The recipes are inspiring. Wonderful food made with simple ingredients. These dishes were meant to be shared.
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Format: Hardcover
Italian regional cookbooks appear on bookshelves like mushrooms in the fall. There are many good ones but //Cucina Povera// is simply awesome. This hard-covered volume is medium sized and its production spared no expenses--it is beautiful. Illustrations match the peasant theme with many photos showing village folks in their homes and surroundings, landscapes and, of course, food. Most photos are full color but some are black and white--they are all artistic and wonderful. Each chapter is preceded by a full-page black and white photo and its own table of contents--very convenient.||The first 41 pages include stories and memories of the villagers and accompanying photos. Recipes are excellent and range from very simple (sliced cured meat arranged on a board) to fairly complex but few cooks would have problem following any. Each recipe is illustrated, and head notes are informative and appropriate to the recipe. The layout was designed with cook's convenience in mind--rarely do you need to flip pages to work on a recipe. Ingredients in the 60+ recipes are mostly easily available anywhere and when uncommon, the author gives alternatives. The subject index, both in English and Italian, is excellent, well cross referenced.
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Format: Hardcover
This is a beautiful book that is more than a cook book. This is a book you, (and your guests), will thumb through just for the beauty of it. The amazing photographs give one a glimpse of Tuscan and mouthwatering views of the food. The recipes are ones that I found easy to make. The Ricotta Cake is super easy and amazing to serve to guest with coffee. The Acquacotta is now a simple but favorite soup in our home. We also love Uova ai Piselli alla Marelia, (Marelia's Peas and Eggs). This lovely "cookbook" is perfect for gift giving and is one you will want in your home as well.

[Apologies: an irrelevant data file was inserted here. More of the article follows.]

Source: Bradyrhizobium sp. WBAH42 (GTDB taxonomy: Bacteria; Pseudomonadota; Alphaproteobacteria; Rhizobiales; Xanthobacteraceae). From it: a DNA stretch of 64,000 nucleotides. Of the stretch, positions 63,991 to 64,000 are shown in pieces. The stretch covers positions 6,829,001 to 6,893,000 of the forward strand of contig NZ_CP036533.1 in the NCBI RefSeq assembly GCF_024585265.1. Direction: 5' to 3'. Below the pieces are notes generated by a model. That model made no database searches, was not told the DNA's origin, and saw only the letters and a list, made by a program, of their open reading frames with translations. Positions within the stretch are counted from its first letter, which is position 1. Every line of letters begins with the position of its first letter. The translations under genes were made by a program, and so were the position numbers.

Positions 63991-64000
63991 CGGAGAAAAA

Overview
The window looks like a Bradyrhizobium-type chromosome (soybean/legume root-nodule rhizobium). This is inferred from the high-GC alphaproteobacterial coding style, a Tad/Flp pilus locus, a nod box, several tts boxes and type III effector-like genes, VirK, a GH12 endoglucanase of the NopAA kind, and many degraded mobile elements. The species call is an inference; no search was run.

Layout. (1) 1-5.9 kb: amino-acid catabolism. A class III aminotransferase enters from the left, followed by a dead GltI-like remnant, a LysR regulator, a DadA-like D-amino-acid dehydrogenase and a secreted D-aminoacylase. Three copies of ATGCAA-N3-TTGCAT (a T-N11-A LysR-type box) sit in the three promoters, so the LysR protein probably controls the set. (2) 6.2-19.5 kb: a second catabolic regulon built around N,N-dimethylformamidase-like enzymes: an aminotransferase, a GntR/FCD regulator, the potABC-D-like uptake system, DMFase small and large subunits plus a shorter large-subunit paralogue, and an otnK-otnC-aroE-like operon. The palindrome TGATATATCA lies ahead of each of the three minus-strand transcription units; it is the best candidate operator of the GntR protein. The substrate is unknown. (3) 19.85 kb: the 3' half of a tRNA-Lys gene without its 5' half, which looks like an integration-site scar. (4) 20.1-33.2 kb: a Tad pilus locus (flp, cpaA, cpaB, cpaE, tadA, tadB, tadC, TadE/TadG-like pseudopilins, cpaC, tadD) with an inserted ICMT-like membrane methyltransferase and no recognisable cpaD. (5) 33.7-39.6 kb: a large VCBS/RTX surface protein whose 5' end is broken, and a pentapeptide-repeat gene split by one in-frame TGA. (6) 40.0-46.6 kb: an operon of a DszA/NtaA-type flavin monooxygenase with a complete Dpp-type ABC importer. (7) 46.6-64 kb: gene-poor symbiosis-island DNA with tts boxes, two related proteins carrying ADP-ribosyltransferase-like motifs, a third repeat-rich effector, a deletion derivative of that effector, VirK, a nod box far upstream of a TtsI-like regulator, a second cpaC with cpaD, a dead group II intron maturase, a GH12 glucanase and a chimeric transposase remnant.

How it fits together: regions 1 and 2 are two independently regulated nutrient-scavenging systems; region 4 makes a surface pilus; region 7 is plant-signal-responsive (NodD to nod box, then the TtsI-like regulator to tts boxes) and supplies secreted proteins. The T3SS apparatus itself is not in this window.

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My parents were children of peasant immigrant Italians and we were raised eating simple, delicious food. My mother, her sisters, my Nonny on my father's side wasted nothing and all were genious at cooking three meals a day from scratch, including a wonderful simple dinner and a home cooked desert or fruit to follow dinner. Lots of nights there would be no meat or fish. Desert was often sliced pears, grapes or oranges. That being said, I feel that I know peasant cooking well.

I still use my mother's recipes but I also have enjoyed cooking from many Italian cookbooks over the years. My favorite Italian cookbook is "Recipes from an Italian Farmhouse" by Valentina Harris. Simple recipes yet interesting in their diversity.

When I read all the five start reviews for Cucina Povera by Pamela Sheldon Johns I was intrigued and ordered the book through Amazon. Once it arrived I was disappointed. The introduction was so long and overblown that I lost interest quickly. The recipes are nothing exciting...pretty basic run of the mill stuff. The obligatory tripe recipe, of course the hare stews and of course the crostini....and so forth. Pamela Johns is not Italian but was raised in the Midwest. She says she travelled through Italy etc. but I still find the book lacking.

If you have no other Italian cookbooks this would be okay to get you going. For the experienced cook or those of peasant Italian heritage I would recommend you save your $$$.